We were drawn to the Barolo red 40/60HP Corsa that scored Alfa Romeo's first significant victory in the 1920 Parma to Poggio di Berceto hill-climb. Sadly, the immaculate car on display is not a runner, and in view of the missing drivetrain parts it probably never will be. Introduced in 1913, Alfa built an unspecified number of stradale versions of the 40/60HP but only four Corsa models equipped with a more powerful twin-carb engine. The front-mounted powerplant is a 6.0-liter four-cylinder featuring split cast-iron blocks, overhead valves, and side-mounted dual camshafts acting through rods and rocker arms. Developing 82 hp at 2400 rpm, the four-speed, 2400-pound two-seater topped 93 mph on the long, flat straights linking Milan with Parma, Piacenza, and Pavia.
On a German autobahn, the 170-hp Giulietta we are driving would have maxxed out at 135 mph. On the Italian autostrade, however, everyone these days is running at 87 mph to comply with the country's speed-control surveillance system. Monitored as we were by the eagle eyes of the law, we would have appreciated a decent sound system to help kill the time, but even the optional premium stereo failed to properly intone Luciano Pavarotti, Gianna Nannini, and Eros Ramazzotti.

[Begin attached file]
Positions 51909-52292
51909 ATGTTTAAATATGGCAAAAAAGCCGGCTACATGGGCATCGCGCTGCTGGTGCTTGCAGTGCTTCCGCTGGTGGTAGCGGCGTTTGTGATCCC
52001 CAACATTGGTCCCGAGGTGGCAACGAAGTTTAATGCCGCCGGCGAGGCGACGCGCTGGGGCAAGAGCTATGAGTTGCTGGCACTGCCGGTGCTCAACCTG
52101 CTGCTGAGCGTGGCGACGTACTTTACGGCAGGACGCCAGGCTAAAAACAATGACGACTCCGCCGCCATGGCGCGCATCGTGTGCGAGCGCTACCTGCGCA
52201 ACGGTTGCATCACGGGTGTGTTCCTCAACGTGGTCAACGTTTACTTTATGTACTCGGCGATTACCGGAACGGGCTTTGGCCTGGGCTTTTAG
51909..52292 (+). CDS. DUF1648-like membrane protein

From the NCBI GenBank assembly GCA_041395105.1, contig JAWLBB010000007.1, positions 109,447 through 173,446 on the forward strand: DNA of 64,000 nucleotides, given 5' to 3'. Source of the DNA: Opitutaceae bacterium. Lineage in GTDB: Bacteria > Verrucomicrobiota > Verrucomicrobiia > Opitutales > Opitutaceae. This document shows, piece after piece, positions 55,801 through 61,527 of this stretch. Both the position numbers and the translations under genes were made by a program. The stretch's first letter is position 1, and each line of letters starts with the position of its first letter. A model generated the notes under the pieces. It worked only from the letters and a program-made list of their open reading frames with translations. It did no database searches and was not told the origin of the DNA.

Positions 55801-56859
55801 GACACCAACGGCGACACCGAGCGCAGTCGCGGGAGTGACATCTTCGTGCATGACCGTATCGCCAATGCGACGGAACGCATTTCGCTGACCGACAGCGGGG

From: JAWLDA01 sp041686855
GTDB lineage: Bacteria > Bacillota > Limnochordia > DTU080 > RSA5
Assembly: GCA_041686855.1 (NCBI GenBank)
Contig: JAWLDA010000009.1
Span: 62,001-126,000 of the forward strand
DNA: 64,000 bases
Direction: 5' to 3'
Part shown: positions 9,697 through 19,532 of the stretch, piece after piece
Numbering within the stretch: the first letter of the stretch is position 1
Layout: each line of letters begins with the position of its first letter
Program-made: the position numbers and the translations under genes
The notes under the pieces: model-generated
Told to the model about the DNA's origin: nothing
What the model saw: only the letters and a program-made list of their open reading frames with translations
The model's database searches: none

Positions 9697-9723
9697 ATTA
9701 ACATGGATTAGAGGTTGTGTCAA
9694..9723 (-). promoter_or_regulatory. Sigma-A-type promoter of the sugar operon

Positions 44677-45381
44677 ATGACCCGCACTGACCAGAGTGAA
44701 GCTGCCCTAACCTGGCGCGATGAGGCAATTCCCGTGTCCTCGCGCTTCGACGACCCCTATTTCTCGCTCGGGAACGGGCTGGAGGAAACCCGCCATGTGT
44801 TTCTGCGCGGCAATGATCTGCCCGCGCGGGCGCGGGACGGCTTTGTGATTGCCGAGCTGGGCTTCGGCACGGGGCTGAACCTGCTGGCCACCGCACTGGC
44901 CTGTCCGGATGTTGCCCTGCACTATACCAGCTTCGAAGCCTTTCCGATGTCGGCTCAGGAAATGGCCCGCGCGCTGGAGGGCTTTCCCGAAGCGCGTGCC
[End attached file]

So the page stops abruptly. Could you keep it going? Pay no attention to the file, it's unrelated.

SS62 is a magic code for Northern Italian classic-car aficionados. After all, the Parma to Poggio di Berceto road race for vintage (and, more recently, not so vintage) automobiles is still staged every autumn in the mountains leading from the country's ham capital to the wooded hills of the Apennines. A little over thirty miles long, this special stage of SS62 starts with long sweepers interrupted by mushrooming villages and intersected by countless bylanes. Back in the old days, it was the high-speed section where the big-displacement engines would achieve triple-figure velocities-no mean feat considering the Alfa's leaf-sprung live axles, narrow 6.00-20 tires, and marginal brakes. Unlike our Giulietta, which boasts four Brembo stoppers, the old 40/60HP had no brakes at all in the front and massive drums in the rear. They were activated by foot and by hand lever to slow down the car on steep descents and to induce a flick of potentially life-saving oversteer.